top of page
White Wall with Stairs

Global Brain Circulation

Drs. Francine Schlosser, Marcia Azevedo, and Deborah McPhee

The brain drain phenomenon; the emigration of qualified workers, from less developed regions to developed regions, has been receiving growing attention.  Migrants bring their knowledge and skills and also their cultural, social, and professional backgrounds.  The promotion and maintenance of professional networks that connect migrants with qualified professionals from their country of origin can leverage their contribution to the economy of the destination country, and at the same time, strengthen migrants’ resilience through the participation of migrants in relevant social and professional relationships.  As technological advancements enable new forms of interactions, new technologies might lay the foundations for expanding the dynamics of migration of qualified workers, from a win/lose and unidirectional perspective, to a brain circulation perspective.  Governments and organizations from developed and developing countries must get serious about being involved or the global talent management war will act as one more factor to deepen economic inequalities.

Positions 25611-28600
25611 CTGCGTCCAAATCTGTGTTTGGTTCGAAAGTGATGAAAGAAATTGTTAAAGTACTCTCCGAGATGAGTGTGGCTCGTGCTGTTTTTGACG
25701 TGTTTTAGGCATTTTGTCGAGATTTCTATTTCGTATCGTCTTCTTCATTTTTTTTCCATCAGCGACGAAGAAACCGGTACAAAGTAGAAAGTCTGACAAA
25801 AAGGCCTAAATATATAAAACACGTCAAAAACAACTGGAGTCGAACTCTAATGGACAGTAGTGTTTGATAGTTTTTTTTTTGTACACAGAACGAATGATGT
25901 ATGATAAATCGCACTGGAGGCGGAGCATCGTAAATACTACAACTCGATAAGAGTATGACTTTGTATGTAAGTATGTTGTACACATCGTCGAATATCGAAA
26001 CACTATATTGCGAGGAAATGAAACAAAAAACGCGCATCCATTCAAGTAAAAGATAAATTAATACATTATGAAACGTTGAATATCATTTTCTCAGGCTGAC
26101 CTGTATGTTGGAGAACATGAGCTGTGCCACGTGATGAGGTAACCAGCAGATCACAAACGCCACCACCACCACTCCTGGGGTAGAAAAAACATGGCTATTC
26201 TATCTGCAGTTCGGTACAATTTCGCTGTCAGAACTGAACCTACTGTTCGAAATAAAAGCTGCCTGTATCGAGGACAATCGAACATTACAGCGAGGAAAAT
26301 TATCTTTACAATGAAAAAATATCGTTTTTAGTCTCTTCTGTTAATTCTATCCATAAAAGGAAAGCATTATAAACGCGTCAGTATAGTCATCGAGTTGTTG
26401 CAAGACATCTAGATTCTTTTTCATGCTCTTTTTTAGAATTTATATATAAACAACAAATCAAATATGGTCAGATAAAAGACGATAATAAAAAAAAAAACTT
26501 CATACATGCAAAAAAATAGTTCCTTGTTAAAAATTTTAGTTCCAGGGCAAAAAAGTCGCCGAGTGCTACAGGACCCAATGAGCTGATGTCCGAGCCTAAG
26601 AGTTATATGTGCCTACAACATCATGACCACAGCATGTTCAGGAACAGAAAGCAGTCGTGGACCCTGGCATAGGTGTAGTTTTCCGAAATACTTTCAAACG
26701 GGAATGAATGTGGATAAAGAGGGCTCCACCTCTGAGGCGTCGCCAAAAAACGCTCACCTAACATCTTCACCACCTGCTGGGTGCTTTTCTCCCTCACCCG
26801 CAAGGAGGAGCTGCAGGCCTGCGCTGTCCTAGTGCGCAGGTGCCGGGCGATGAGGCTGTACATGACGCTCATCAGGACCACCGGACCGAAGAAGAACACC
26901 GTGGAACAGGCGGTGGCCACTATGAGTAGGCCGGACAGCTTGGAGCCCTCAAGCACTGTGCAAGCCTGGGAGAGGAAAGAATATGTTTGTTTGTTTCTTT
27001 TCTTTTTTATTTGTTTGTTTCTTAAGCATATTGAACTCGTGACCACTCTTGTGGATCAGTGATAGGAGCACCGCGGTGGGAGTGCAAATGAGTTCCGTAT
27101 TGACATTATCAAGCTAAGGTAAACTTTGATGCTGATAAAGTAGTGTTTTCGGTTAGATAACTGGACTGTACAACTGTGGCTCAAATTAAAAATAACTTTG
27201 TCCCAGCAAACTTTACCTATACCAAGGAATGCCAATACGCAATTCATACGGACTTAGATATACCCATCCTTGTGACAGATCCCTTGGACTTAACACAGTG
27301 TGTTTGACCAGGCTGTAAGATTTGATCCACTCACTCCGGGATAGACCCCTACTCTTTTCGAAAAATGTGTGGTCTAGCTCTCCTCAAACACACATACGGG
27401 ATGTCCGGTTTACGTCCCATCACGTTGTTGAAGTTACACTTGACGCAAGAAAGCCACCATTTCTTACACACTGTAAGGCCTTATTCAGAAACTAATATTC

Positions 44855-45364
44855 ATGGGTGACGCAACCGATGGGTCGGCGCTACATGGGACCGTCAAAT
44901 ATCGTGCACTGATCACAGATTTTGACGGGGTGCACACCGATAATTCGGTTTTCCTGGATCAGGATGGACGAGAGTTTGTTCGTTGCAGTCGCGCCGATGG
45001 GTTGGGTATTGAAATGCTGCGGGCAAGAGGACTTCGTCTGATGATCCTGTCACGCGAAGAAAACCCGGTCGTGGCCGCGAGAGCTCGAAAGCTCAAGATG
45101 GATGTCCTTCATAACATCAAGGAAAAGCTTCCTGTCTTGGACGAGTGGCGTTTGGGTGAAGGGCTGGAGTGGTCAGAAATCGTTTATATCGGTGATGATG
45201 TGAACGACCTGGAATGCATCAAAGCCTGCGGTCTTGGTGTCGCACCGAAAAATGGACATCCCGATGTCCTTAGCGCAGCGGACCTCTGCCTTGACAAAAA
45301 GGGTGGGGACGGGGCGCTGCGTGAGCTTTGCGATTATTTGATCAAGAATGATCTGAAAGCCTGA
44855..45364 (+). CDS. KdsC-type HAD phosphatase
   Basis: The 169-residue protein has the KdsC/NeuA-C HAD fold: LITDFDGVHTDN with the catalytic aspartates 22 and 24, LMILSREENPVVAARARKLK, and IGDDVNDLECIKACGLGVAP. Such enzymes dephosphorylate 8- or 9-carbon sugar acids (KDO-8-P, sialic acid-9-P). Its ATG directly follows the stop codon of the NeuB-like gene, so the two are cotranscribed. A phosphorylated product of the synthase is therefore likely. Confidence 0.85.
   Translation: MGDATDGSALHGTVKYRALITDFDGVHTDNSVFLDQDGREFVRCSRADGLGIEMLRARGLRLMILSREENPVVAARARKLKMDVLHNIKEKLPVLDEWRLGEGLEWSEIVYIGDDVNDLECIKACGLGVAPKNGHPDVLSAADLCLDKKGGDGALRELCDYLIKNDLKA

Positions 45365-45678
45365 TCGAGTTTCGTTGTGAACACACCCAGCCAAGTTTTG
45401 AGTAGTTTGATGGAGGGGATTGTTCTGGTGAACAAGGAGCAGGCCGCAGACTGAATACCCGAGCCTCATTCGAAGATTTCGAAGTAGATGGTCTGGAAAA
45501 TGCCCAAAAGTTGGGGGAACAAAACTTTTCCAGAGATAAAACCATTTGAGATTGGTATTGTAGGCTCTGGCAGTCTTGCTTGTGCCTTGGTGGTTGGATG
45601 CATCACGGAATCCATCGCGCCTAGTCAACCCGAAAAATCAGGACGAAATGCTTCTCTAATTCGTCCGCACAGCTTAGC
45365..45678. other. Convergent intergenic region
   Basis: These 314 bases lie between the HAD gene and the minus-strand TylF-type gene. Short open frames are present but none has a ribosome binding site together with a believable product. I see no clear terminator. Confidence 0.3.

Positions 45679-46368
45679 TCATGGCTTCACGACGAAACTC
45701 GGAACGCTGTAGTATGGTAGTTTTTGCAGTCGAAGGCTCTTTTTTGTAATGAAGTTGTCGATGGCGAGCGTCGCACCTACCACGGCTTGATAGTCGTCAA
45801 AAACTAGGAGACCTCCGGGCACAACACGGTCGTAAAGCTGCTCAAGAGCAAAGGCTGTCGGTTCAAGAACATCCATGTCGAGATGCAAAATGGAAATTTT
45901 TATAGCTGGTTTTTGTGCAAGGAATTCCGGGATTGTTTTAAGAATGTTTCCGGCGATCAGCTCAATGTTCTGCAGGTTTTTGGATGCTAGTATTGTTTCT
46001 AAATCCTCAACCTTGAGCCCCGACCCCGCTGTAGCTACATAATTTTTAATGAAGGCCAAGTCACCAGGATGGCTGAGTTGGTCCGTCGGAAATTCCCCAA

Palm Trees
bottom of page